Research ArticleNEUROPHYSIOLOGY

Dissociation of broadband high-frequency activity and neuronal firing in the neocortex

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Science Advances  12 Aug 2020:
Vol. 6, no. 33, eabb0977
DOI: 10.1126/sciadv.abb0977
  • Fig. 1 Laminar activity profiles from individual penetrations in V1 and A1.

    Color maps show a CSD superimposed with FPs (left) and a BHA (color map) superimposed with MUA (line plots) profiles (right) in V1 (A) and A1 (C) from a representative session. (A) presents data from V1 recordings during diffuse flash stimulation. (C) shows data from A1 recordings during presentation of broadband noise (100-ms duration). x axes indicate time relative to stimulus onset. y axes represent cortical depth with increasing numbers from superficial to deep layers. Vertical lines indicate sensory events. (B and D) Line plots show the distribution of MUA-BHA cross-correlation coefficients calculated across trials for each penetration of V1 (B) and A1 (D). Box plot presents distribution of the lags obtained from the cross-correlations. Positive values indicate that MUA leads BHA. Shading in the line plot reflects SEM. Central mark and edges in box plots show median and 25th and 75th percentiles. (E and F) show maps of z statistics calculated across trials (n = 137 and 84) for individual V1 (E) and A1 (F) penetration. The statistics values are obtained from a nonparametric pairwise test on MUA (left) and BHA (middle) relative to the prestimulus baseline. Nonsignificant time points are masked (P < 0.05; controlled for multiple comparisons across channels and time with the Benjamini and Yekutieli procedure). Right panels show an overlap (yellow) between the BHA (green) and MUA (red) statistic masks.

  • Fig. 2 Differential laminar distribution of BHA and MUA across experiments in V1.

    (A to D) present V1 data from recordings during diffuse flash stimulation (V1-DF; n = 104 experiments in two animals). (E to H) Data from V1 recordings during free-viewing exploration of visual images [V1-FV; n = 49, same two animals as in (A to D)]. Line plots show the time course of BHA (A and E) and MUA (C and G) response across supragranular, granular, and infragranular (red, green, and blue lines) layers. x axes indicate time relative to stimulus (A, C) or fixation onset (E, G). y axes represent signal change from baseline (i.e., normalized BHA/MUA). Box plots present BHA (B and F) and MUA (D and H) distributions averaged across time after stimulus onset (B and D) and across the entire pre- and postfixation epoch (F and H). Supragranular, granular, and infragranular (S, G, and I) layers are plotted as separate box plots. Box plots indicate 25th percentile, median, and 75th percentile; whiskers extend to extreme values not considered outliers, while outliers are marked with crosses. Shading in line plots reflects SEM. Note the consistently different laminar distributions of BHA and MUA in both experiments. Despite different stimuli, levels of firing, and BHA magnitude across experiments, BHA in the supragranular layers is enhanced relative to that in the granular and infragranular layers, while MUA in supragranular is sparse compared to granular and infragranular. Note also that in the free viewing (E to H), there is substantial saccadic modulations of MUA and BHA across all layers, with a clear pattern of MUA suppression around the time of the saccade (perisaccadic suppression) and MUA increase at the end of the saccade (onset of fixation). Arrows in (A and E) indicate early (solid line) and late (dashed line) BHA components.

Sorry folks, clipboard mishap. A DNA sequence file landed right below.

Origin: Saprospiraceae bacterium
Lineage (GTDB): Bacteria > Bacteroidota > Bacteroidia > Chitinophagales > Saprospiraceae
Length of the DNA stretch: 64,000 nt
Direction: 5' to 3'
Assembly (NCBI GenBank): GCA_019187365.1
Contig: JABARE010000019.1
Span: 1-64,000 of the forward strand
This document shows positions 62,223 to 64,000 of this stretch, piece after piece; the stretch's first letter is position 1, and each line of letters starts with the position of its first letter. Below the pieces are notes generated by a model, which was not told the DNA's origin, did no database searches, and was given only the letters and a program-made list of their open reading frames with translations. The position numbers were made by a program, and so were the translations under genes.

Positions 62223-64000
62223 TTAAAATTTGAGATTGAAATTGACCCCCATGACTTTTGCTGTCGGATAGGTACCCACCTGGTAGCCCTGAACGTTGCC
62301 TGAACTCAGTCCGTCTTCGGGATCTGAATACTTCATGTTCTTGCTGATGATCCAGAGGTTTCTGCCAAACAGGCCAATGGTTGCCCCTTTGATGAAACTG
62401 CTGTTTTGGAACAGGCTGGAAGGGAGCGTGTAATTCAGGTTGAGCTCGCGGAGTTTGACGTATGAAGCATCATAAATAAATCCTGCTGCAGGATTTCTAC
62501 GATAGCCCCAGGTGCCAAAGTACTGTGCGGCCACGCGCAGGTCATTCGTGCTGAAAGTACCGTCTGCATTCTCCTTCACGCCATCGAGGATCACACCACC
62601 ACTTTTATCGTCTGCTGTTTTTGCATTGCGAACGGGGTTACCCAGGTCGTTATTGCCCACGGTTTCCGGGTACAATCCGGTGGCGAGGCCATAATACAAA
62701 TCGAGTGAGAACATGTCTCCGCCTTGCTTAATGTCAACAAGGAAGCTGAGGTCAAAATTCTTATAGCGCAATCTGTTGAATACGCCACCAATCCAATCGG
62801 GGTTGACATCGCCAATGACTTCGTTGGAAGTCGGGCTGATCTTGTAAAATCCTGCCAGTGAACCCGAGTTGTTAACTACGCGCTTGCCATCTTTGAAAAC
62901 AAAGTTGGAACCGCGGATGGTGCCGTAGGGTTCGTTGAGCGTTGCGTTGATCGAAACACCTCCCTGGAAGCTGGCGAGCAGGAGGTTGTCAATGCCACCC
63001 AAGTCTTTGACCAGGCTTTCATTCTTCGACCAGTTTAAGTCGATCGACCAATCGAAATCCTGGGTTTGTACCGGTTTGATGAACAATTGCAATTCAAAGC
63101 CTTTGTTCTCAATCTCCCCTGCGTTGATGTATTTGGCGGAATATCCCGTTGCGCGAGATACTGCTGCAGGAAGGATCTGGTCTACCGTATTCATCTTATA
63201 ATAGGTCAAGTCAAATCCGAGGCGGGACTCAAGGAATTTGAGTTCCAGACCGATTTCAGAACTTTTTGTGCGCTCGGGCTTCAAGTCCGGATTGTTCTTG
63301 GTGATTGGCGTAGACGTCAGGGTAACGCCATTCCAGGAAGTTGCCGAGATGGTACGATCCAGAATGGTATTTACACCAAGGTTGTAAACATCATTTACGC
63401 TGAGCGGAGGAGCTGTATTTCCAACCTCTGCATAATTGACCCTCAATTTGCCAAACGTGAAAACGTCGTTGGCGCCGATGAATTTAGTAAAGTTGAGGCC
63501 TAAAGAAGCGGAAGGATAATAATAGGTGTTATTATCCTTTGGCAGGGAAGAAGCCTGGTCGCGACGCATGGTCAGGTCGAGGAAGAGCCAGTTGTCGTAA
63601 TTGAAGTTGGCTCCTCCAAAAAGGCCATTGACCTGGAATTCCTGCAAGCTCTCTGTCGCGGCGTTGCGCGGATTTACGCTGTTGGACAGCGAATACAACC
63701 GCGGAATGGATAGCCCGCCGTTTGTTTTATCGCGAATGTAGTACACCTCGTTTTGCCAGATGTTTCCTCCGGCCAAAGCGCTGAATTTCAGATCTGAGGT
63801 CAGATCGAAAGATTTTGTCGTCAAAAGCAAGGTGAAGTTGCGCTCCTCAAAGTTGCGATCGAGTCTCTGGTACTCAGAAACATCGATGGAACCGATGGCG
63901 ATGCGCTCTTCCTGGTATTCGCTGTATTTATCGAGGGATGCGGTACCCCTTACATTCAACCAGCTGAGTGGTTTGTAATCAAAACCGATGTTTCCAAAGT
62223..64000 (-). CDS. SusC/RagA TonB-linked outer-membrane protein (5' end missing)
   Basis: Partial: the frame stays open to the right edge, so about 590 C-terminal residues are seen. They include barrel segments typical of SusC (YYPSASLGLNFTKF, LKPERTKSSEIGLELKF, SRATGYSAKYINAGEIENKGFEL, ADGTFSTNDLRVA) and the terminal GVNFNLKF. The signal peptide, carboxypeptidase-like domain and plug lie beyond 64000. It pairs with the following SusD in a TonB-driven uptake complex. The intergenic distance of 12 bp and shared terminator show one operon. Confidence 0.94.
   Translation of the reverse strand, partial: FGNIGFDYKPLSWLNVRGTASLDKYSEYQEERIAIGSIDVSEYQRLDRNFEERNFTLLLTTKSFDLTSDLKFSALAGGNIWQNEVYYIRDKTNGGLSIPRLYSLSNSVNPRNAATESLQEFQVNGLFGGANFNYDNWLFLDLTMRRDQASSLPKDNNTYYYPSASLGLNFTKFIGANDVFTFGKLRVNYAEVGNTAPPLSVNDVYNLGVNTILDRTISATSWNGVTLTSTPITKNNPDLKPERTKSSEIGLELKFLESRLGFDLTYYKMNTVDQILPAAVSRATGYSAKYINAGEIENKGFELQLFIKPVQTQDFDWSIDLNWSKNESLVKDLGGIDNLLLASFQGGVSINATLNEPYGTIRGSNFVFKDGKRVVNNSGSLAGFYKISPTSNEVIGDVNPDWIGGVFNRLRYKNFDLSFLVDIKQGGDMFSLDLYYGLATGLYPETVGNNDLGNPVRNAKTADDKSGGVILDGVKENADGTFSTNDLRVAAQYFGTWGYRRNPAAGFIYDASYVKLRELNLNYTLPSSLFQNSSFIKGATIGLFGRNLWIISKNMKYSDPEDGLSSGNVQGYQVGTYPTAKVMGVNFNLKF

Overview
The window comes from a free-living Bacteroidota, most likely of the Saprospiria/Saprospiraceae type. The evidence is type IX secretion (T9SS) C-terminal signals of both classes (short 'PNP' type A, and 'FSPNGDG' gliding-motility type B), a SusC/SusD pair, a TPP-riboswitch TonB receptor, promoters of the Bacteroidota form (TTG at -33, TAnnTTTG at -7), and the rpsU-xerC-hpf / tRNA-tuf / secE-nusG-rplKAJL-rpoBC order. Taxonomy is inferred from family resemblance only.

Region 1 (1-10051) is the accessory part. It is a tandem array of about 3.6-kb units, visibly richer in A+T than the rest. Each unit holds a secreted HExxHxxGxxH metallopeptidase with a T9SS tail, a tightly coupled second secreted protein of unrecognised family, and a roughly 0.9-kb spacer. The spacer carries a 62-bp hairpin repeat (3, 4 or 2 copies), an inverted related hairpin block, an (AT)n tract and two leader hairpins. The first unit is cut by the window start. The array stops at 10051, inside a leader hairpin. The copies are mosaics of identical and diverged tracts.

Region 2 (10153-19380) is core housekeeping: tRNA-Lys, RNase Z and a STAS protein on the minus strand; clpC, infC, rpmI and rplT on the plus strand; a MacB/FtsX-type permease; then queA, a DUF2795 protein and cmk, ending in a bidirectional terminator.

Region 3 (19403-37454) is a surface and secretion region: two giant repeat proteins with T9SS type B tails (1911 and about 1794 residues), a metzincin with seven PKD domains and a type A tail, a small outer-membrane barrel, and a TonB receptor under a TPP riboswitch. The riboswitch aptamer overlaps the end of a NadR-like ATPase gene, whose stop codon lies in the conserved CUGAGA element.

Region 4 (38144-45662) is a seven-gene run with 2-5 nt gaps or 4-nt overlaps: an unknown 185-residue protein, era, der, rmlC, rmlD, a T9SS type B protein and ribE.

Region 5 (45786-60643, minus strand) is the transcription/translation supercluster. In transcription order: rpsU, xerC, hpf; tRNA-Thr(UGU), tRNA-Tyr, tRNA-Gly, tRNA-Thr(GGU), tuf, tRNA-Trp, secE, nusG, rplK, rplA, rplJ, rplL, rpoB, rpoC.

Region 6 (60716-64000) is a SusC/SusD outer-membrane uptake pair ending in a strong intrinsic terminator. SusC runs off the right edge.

• Fig. 3 Differential laminar distribution of BHA and MUA across experiments in A1.